Maya’s resignation gamble may not yield handsome dividends

Maya’s resignation gamble may not yield handsome dividends

By OUR CORRESPONDENT | Lucknow | 22 July, 2017
Mayawati, resignation, Rajya Sabha, Dalits, Bhim Army, Keshav Maurya, Congress
Mayawati’s decision to quit the Rajya Sabha over an issue related to Dalits is unlikely to catapult her back as the undisputed leader of her community in Uttar Pradesh.

Mayawati’s decision to quit the Rajya Sabha over an issue related to Dalits is unlikely to catapult her back as the undisputed leader of her community in Uttar Pradesh. BSP leaders in Uttar Pradesh, apparently taken aback at the decision, feel that it could misfire. “It is like flogging a dead horse. The Saharanpur incident is almost two months old and the Bhim Army that had emerged as a force to reckon with during the caste clashes in May this year, has also flopped back into anonymity. The resignation at this stage is not going to earn us brownie points,” said a senior leader on the condition of anonymity.

Party sources also feel that despite speculation, Mayawati may not contest a Lok Sabha byelection in UP.

“There are reports that she could contest the Phulpur Lok Sabha seat that will be vacated by Deputy Chief Minister Keshav Maurya since he is obliged to get elected to the state legislature within the next two months. Though Mayawati is not exactly afraid of facing direct elections, she will be uncomfortable in the Lok Sabha—if she wins the bypoll— as the lone BSP member,” said a former BSP leader.

However, there are talks that there may be no by-election on the Phulpur seat because Maurya, who is said to be waging a cold war with Chief Minister Yogi Adityanath, may be moved out of state politics and accommodated as a Central minister in the next reshuffle of the Narendra Modi government.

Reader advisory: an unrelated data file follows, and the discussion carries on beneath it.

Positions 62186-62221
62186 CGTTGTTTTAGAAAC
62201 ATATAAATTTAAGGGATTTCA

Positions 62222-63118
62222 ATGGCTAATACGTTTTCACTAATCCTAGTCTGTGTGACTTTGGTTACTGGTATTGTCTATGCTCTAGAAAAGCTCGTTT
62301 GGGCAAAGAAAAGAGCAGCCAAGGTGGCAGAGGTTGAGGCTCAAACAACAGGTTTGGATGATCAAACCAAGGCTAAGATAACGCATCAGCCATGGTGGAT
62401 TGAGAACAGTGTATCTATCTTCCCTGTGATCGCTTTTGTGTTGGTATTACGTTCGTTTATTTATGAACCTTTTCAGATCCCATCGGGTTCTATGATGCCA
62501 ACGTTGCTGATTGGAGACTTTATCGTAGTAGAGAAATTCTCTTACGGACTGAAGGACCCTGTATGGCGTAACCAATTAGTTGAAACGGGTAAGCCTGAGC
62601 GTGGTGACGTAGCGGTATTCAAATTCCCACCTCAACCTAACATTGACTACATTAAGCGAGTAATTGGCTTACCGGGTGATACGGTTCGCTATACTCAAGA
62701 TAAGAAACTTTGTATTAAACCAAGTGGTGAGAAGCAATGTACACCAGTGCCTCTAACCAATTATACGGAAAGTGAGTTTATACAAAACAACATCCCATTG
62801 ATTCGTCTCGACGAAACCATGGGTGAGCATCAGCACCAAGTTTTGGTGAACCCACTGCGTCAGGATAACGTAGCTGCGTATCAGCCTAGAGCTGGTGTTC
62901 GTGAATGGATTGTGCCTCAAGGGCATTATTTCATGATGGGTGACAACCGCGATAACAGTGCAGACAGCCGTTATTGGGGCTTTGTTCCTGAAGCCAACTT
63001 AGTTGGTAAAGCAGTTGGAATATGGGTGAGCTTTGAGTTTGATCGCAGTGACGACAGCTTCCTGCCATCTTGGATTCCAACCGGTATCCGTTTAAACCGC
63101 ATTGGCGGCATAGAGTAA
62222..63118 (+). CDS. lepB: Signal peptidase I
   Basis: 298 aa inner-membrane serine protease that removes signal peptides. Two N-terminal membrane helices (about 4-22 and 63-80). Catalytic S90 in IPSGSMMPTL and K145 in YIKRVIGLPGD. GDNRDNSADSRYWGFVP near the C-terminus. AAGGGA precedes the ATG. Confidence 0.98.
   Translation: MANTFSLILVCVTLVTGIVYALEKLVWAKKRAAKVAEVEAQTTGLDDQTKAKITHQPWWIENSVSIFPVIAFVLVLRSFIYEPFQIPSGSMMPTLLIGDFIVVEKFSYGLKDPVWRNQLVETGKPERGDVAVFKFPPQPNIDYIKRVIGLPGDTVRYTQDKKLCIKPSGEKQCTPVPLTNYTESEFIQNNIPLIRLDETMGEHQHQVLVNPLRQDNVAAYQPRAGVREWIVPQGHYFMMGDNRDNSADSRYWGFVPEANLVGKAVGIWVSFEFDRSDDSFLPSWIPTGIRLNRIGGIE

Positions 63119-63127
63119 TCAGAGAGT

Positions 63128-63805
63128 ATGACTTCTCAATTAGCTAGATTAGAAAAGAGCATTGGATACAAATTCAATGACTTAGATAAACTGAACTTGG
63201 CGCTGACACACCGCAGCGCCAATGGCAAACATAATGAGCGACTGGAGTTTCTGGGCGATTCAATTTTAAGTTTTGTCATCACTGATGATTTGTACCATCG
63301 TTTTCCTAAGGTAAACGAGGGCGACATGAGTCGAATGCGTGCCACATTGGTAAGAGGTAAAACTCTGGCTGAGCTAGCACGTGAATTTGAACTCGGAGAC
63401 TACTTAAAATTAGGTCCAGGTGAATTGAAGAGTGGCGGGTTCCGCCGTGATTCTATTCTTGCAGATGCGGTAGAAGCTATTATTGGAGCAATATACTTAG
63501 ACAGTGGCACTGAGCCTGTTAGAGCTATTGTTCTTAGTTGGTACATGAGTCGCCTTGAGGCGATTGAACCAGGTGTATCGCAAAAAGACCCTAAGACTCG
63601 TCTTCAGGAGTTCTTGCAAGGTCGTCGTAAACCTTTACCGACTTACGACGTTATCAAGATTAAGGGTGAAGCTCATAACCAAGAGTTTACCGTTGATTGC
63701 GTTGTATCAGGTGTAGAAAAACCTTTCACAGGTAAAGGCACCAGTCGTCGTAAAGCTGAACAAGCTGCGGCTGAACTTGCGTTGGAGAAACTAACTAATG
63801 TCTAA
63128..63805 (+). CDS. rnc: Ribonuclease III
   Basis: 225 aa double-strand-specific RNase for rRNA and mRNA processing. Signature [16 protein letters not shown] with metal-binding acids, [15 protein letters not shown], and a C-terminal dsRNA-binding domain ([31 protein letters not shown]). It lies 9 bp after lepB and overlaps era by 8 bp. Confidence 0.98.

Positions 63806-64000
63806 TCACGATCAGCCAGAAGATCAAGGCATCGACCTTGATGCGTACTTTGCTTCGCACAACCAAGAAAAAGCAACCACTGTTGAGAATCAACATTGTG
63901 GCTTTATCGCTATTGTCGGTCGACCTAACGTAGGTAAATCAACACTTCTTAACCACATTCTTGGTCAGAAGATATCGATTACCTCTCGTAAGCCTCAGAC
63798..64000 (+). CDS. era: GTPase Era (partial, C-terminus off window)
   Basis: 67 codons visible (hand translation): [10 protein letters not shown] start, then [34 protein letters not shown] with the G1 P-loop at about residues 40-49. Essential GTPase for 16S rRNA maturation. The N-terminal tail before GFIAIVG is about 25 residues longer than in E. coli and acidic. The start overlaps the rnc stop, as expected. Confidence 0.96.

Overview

The SP and the Congress, meanwhile, will extend their support to Mayawati if there is a byelection and she decides to contest it.

In that scenario, the BSP president will score a point and will be able to justify her decision.

Sources said that Mayawati was also hopeful of getting another stint in the Rajya Sabha next year with support from the Samajwadi Party and the Congress—this will be the first test of the proposed grand alliance for 2019 among the three parties.

While the Congress, which has just seven members in the state Assembly, could offer support to the BSP president, the SP leadership is still unsure of the same. “We have 47 votes and we have to re-nominate leaders like Kiranmoy Nanda, Naresh Agarwal and Jaya Bachchan. It is unlikely that we will be in a position to offer any votes to the BSP,” said an SP leader, known for his proximity to party president Akhilesh Yadav.

The BSP, which has lost three successive elections in 2012 (Assembly) , 2014 (Lok Sabha) and the recent 2017 Assembly elections and has also faced the depletion of its second rung leaders from the party, is desperate to rejuvenate itself and emerge as a front runner in state politics.

A senior political analyst said, “The decision that Mayawati took in July, should have been taken in May when the caste  clashes were taking place. The impact of her decision now will be negligible. Moreover, she needs to step out of her home and reach out physically to her community, which is facing atrocities at the hands of the upper castes in the form of cow vigilantes. This is the only route that can help her revive her party.”

Swami Prasad Maurya, a former BSP leader who is now a minister in the Yogi Adityanath government, said, “The time for tricks is over and her desperation is clearly showing. The resignation will not turn her into a messiah of Dalits because Dalits have seen her true face. Now that we (BJP) have made a Dalit the President of India, no one can accuse us of being anti-Dalit.”

 

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